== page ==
HOW TO SPOT A CULT – er, “MOVEMENT”.
There are a few sign that scream, “Cult!” It is wise to look out for them. What follows is a little guide:
Copious pictures displayed of the “founder” of the “movement”. If there are multiple portraits in frames of distinguished quality hung with small plaques engraved with the name of the “founder” and their birthdates.
A brass sculpture of the “founder’s” head. Brass is not a cheap commodity, and to have a sculpture of a head made is a sign of devotion. Whether this is a sign of a healthy state of mind remains to be seen.
Complete belief in the “founder’s” “sciences”. Nothing like a bit of complete belief in invented medicinal and spiritual dancing to show you’re disconnection from the outside world.
Appreciation of the “founder’s” poetry. If the “movement” features learning the “founder’s” poetry, even if it isn’t very good, then you’ve made a sighting.
Copious discussion and the holding of lectures on the topic of the “founder’s” ideas. At every opportunity if a talk is held of this sort then see through the “enlightenment”, please.
Birthday parties for the “founder” – many, many years after the “founder” has died. Personality cults feature birthday celebrations, but not the kind that involves fairy bread, passing around a parcel (does no one want to pay the postage?), and sitting on chairs when the CD player goes bung. These are parties for people who aren’t even there to enjoy them; parties for people who kicked the bucket in a time just out of living memory, but who are adored anyway – called by some “the great man”.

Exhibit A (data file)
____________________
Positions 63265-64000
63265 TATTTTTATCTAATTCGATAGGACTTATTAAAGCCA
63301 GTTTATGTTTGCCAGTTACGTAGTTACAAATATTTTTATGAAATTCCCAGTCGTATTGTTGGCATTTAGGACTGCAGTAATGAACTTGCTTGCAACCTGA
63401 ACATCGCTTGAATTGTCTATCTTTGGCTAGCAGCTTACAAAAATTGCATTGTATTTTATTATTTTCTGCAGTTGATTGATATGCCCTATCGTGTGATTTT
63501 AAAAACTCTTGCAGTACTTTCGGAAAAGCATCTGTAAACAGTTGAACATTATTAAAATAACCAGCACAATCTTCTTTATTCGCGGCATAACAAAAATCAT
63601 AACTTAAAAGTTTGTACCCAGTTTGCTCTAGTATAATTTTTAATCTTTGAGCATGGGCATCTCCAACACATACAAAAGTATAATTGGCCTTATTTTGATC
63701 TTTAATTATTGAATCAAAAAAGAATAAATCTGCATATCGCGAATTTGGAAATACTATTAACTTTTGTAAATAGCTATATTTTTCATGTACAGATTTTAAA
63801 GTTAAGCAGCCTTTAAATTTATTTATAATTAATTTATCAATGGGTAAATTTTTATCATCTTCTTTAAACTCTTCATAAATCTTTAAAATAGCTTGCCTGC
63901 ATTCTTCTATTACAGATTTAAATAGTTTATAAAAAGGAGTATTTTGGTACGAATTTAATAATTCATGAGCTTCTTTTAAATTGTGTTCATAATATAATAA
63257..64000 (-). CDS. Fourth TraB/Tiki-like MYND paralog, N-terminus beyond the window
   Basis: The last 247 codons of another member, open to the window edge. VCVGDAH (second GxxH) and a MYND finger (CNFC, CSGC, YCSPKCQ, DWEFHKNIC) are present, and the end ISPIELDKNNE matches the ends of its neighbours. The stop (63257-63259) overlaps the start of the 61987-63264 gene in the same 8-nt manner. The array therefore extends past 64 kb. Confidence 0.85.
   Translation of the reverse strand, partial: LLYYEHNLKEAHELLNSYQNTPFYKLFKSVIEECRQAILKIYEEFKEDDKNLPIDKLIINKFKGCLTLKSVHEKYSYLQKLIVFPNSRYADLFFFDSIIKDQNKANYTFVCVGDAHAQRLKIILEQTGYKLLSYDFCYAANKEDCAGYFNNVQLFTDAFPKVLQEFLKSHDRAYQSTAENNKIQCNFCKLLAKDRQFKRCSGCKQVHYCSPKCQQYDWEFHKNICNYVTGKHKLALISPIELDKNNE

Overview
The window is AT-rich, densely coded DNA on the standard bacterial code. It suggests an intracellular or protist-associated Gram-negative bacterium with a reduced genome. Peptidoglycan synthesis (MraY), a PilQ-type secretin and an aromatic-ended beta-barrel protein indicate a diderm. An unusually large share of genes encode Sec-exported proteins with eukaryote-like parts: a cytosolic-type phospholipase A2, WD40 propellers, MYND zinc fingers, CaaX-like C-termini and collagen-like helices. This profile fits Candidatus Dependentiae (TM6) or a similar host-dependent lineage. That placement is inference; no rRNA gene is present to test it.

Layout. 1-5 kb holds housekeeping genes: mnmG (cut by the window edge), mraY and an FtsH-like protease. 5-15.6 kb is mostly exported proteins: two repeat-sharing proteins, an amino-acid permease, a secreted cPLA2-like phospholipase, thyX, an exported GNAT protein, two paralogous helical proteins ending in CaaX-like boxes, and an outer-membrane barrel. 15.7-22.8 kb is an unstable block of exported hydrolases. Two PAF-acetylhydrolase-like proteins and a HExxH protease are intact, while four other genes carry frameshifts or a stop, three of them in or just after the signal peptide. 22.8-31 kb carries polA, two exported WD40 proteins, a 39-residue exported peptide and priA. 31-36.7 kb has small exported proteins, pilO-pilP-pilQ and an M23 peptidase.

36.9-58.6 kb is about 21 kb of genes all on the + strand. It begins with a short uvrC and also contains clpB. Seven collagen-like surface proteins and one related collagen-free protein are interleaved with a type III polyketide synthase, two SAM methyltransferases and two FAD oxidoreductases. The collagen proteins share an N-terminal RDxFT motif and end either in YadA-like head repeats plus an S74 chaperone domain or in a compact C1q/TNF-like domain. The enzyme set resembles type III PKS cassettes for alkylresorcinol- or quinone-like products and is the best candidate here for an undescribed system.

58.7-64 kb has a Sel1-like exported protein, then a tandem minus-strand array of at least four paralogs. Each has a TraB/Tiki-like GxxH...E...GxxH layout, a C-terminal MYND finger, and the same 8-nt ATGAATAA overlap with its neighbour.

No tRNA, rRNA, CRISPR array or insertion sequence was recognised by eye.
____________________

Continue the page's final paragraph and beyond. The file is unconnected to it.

A BIRTHDAY BASH FOR OLD R. STEINER
Today would have been Rudolph Steiner’s 153rd birthday. At school today it is being celebrated with a series of lectures on his philosophy. There are lectures to be held on art, eurythmy, Steiner and computer technology (for a man who died in 1925, he must have been very ahead of his time), meditation, Heilpaedagogik (special education), Steiners Sozialimpuls (Steiner’s social impulse), and Naturwissenschaften (natural sciences). This is just a taste.
It is such a shame then that I won’t be attending so I can sit at the back and not understand much of what’s being said. Yes, I’m a bit krank – sick, not grumpy. So I’m having a day off: starting my holiday early, which was slated to start tomorrow. “The early bird…” – catches the tummy bug.
Another Steiner school in the region, I’m told, is having a sports day. This strikes me as good fortune – firstly, I’m not at that school; secondly, even if I was I’m sick, so wouldn’t be going anyway.
Well, “the great man” – as some say – isn’t around to enjoy the fanfare of the beginning of his 154th year, and I didn’t think it was anything to get out of bed for.
AN INTERNATIONALY RECOGNISED CHAP
Yesterday I was recognised in Freiburg – by a local.
“You are an Aussie, aren’t you?” he called out from across the street, while he was standing at a bus stop.
“And, you’re from Orana School in Canberra, aren’t you?”
“Yes, that’s me.”